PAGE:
Citizens of our participatory self-government base our opinions on a number of factors, be it moral conviction, general philosophy, or rational self-interest. In terms of the war in Iraq, the debate has until now mostly consisted of the first two; e.g. chest-thumping nationalism versus doctrinaire pacifism, the evangelical fervor of neoconservatism versus the sober prudence of foreign policy realism. Though these conflicts are extremely important, the most important thing about seeing public opinion of the war through these lenses is that the vast majority of people do not. Unlike the classes who can afford to sit idle in their armchairs and pontificate about ideals and isms, most United States citizens have real jobs to do, families to care for, and enough personal problems to deal with that they simply did not care about a war which did not seem to have an adverse affect on their own well-being… until now.
According to the science of political economy, the informed voter is knowledgeable about his or her own needs and will support government policies which benefit themselves. And likewise, if every member of society were adequately educated and voted in every election for the candidate which promises to follow the course of action most narrowly tailored to their own self-interest, then government policies would follow the dictates of reason and fulfill the needs of the "median voter", that mythical individual who embodies the absolute center of public opinion. This median voter is the swing vote, the one in the equation of "50 percent plus one" who theoretically determines the actions of every re-election-minded public servant. Of course, the ideals of a perfectly rational electorate did not exist when Congress took up the issue of authorizing the invasion of Iraq less than a month before the 2002 elections, for only a handful of intelligence analysts and weapons inspectors knew anything at all about the raison d'être for this war: weapons of mass-destruction non-proliferation.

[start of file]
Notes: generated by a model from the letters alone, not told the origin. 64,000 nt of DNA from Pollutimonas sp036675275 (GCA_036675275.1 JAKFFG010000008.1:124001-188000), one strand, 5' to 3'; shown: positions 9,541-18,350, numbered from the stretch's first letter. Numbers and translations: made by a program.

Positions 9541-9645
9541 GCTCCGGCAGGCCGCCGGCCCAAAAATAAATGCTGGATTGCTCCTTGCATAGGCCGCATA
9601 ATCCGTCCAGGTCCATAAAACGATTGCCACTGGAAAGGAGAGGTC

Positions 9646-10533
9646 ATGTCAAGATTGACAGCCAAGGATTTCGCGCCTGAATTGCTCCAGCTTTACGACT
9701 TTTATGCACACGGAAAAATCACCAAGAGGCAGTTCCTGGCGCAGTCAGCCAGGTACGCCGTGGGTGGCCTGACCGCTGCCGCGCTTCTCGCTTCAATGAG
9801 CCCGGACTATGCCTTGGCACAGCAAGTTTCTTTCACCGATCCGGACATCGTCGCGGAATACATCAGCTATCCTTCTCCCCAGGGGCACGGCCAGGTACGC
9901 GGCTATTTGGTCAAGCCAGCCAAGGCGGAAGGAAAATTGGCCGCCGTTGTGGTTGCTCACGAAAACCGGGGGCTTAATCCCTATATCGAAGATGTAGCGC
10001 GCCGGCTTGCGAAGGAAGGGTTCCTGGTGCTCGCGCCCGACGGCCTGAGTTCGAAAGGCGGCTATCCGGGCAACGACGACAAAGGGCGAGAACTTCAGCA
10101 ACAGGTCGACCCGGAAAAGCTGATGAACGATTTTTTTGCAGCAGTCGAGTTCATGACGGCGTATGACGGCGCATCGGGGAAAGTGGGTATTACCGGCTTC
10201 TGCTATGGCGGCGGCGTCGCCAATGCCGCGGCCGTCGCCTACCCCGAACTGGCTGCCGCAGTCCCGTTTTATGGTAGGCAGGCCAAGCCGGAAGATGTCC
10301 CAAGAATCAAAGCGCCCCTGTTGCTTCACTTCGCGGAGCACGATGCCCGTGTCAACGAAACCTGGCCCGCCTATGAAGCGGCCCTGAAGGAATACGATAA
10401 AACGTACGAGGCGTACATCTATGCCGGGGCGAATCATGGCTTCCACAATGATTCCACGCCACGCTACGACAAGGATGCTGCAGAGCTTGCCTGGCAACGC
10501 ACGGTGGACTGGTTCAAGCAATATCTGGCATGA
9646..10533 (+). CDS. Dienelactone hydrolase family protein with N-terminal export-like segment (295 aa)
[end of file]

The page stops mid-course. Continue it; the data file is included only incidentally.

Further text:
If only a well-informed electorate were able to have a say in whether Saddam Hussein's capacity to manufacture unconventional weaponry was so dangerous as to necessitate a pre-emptive military strike, then very few people would have been able to take part in this debate. Among those who would have been disqualified for ignorance include the 77 senators and 296 congressmen who authorized the president to "disarm" Saddam - even last year's Democratic ticket of John Kerry and John Edwards. Like a gambler at a poker table with a friend planted to read off his opponents' cards in code, the Bush administration national security team had access to asymmetrical information in regards to Iraq, for only the president and vice president were privy to certain intelligence briefings which evaluated the prospects of Iraq's WMD capabilities as "highly dubious" and that a guerilla insurgency could last for years after the downfall of the regime. If this information were publicly available at the time that the Iraq debate first came to Congress, it is hard to believe that the representatives of the American people's self-interest would have accepted the terms of the sale.
John Kenneth Galbraith wrote in The New Industrial State that the modern corporation does not necessarily supply wares in response to the natural demands of consumers; the firm of our times has so much power over market activity that it produces whatever is most profitable and then manufactures artificial demand for its new line of merchandise. Under the authority of the first president with an M.B.A., George W. Bush has been running the United States government in essentially the same manner as Galbraith's modern corporation, and the war in Iraq is the most convincing piece of evidence. There was always a small cadre of on the far right of the spectrum who wanted to march on to Baghdad since the first Gulf War, but the median voter of the American public never demanded an invasion of Iraq until President Bush sold it to him, using his bully pulpit to pitch this product which his state had already decided to be in its best geopolitical interests.